Life in Ghana is no walk in the park, I will tell you that with certainty.
You are constantly being poked and prodded and screamed at because you are white.
You have to face tough subjects on a daily basis.
Your electricity goes out just as you were about to hit send on an email.
You get pulled you off the road and asked you a million questions in a language you are just learning.
You live without running water.
You stick out everywhere you go, and sometimes just wish to blend in.
You get asked hard questions like “Why are you here?” and “Are you really making a difference?”
You see children die from treatable illnesses.
You are expected to know everything about every subject.
You are sometimes treated as an object, and shown off to lots of people.
You feel out of place, yet part of the community.
You are hot, sticky, and sweaty pretty much all the time.
You face suffering, hunger, malnutrition, death, and sickness on a daily basis.
This is what I like to call “the uncomfortable life”, life in Ghana.
Compare that life to the “comfortable life” in the United States. All the amenities are provided to you in the US; the supermarkets, department stores, air conditioning and heat, fast food restaurants, free and fast wifi, incredible schooling, and endless opportunity.
I lived in the comfortable life for 18 years until one day I stepped on a plane and was thrown into another world. And from that day forward, nothing has been the same.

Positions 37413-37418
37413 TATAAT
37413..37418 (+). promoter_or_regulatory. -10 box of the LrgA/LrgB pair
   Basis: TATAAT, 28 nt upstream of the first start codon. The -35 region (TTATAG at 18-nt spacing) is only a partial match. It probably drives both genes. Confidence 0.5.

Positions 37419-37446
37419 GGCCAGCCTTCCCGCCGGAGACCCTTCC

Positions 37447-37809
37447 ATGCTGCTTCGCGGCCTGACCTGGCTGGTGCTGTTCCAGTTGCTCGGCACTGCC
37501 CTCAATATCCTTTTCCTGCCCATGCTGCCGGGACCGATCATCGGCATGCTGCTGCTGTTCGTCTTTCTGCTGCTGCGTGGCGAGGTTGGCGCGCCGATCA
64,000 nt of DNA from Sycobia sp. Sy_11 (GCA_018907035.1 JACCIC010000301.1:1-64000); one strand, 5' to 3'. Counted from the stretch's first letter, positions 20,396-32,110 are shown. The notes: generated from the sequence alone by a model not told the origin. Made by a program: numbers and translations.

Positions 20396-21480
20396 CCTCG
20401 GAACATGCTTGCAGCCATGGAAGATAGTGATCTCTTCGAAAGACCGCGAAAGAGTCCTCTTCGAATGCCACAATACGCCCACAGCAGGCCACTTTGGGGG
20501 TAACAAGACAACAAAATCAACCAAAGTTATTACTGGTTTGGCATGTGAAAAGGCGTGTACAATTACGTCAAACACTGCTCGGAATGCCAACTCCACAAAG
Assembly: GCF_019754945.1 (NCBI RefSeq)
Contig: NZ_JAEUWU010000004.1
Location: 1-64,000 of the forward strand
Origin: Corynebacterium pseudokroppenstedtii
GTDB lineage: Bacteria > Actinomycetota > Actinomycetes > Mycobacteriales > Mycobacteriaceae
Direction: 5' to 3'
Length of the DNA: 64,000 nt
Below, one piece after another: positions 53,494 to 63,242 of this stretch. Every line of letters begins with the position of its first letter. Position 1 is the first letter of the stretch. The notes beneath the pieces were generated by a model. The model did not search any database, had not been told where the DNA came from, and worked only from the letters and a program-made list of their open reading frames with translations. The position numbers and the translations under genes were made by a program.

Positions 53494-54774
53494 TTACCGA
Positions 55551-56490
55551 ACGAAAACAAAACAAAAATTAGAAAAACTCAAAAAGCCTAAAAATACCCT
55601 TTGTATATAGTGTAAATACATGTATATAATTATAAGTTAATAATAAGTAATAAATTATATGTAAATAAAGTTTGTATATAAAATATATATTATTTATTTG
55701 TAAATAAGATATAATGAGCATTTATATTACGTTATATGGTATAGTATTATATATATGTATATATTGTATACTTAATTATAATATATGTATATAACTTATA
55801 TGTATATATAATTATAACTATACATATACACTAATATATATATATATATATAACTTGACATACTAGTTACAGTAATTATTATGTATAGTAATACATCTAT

Sometimes I think of what my life would have been like if I hadn’t gone to Ghana for the first time. I probably would still be in film school, working a few part time jobs, interning for some documentary film companies, thinking about grad school, deciding whether to move to LA or New York, networking like crazy, thinking about getting married and having a family and settling down in the suburbs.
But instead I’m on a path that could end in complete disaster. I’m building an Education Center with a budget equivalent to one year of private college in the US. I have 20 children who look up to me as a role model, big sister, and mentor. I almost became a mother to a 4 day old abandoned baby girl. I might be starting a non-profit. I am constantly living in the unknown and taking each day as it comes.
And even though I might be headed for disaster…I’m the happiest I’ve ever been in my whole life. This “uncomfortable life” in Ghana is what I love. I love the long days, early mornings, sleepless nights, and even the roadblocks and obstacles because every single thing is worth it. All of it is worth it when my kids hug and squeeze me so tight, when the students jump and cheer when they hear about the Education Center, when the community says the Center will bring about so many positive things to the village, when I walk down the street and almost every single child knows me by name, when organizations want to partner with us to build the Center, and the indescribable love and happiness reverberating from the streets of Atonsu.
You may say this is the “uncomfortable life”…but it’s the only life for me.
The quote I’ve been living by for the past weeks in Ghana:
“Life is too short to wake up in the morning with regrets, so love the people who treat you right, forget about the ones who don’t, and believe that everything happens for a reason. If you get a chance, take it. If it changes your life, let it. Nobody said life would be easy, they just promised it would be worth it.”